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PHOTO CAPTION: Adolph Hitler inspects model of Volkwagen 'people's car' in 1939.

Paying For Rich People's Play Things

Jonah Goldberg joins Chevy Volt critics, comparing it to Hitler's "People's Car" scam.

Published: 12-Aug-2010

Let us compare the Volkswagen and the "Voltswagen."

The original Volkswagen was intended as the "people's car" (that's what Volkswagen means). The idea of a cheap, safe, reliable car for the working man was popular before Adolf Hitler embraced it, but as a self-proclaimed man of the people, he made the idea his own. Whereas industrialists and aristocrats didn't think the common man needed a car ("the people's car is a bus" was their refrain), Hitler sided with one of his heroes, Henry Ford, arguing that everyone deserved his own ride. He ordered the German Labor Front, the union arm of the Nazi Party, to start building a people's car. When it looked like the car might be too expensive, the Labor Front created a savings program that promised a car for even the poorest workers.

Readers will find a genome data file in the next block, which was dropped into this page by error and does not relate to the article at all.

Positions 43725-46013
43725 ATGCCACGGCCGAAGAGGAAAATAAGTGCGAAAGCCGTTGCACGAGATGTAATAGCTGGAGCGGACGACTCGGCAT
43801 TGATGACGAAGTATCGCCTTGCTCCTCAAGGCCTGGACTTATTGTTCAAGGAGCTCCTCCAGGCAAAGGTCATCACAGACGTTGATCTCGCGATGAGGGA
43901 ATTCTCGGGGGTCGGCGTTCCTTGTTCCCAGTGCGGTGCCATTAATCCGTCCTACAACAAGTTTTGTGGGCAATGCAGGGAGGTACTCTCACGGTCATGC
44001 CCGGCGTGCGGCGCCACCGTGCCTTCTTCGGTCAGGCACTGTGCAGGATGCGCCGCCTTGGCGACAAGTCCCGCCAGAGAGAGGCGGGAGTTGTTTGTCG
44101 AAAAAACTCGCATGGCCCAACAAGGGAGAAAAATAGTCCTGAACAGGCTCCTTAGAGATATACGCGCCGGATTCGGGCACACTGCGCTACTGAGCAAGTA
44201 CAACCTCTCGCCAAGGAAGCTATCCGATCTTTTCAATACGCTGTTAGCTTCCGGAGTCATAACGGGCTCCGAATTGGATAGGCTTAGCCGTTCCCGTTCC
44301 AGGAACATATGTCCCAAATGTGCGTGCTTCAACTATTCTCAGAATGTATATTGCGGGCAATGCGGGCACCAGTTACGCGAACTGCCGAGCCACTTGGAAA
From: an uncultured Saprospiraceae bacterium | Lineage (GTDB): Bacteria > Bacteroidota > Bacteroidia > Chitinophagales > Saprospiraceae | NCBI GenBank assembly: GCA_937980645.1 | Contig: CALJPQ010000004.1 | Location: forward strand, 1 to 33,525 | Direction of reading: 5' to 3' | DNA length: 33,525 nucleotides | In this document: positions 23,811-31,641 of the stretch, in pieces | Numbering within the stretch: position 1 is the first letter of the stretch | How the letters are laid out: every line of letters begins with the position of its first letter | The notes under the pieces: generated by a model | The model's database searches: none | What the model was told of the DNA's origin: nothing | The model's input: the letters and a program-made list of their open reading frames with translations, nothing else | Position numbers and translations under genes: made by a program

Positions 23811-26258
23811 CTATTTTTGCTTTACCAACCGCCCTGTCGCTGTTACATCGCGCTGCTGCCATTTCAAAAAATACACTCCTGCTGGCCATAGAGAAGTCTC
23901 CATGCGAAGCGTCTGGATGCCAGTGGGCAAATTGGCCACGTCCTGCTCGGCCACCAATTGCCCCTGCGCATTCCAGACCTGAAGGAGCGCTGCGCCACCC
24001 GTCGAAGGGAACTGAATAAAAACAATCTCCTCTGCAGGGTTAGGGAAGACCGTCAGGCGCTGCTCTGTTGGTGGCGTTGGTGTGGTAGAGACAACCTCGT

At the 1934 Berlin Motor Show, Hitler proclaimed: "It is a bitter thought that millions of good and industrious people are excluded from the use of a means of transport that, especially on Sundays and holidays, could become for them a source of unknown joy."

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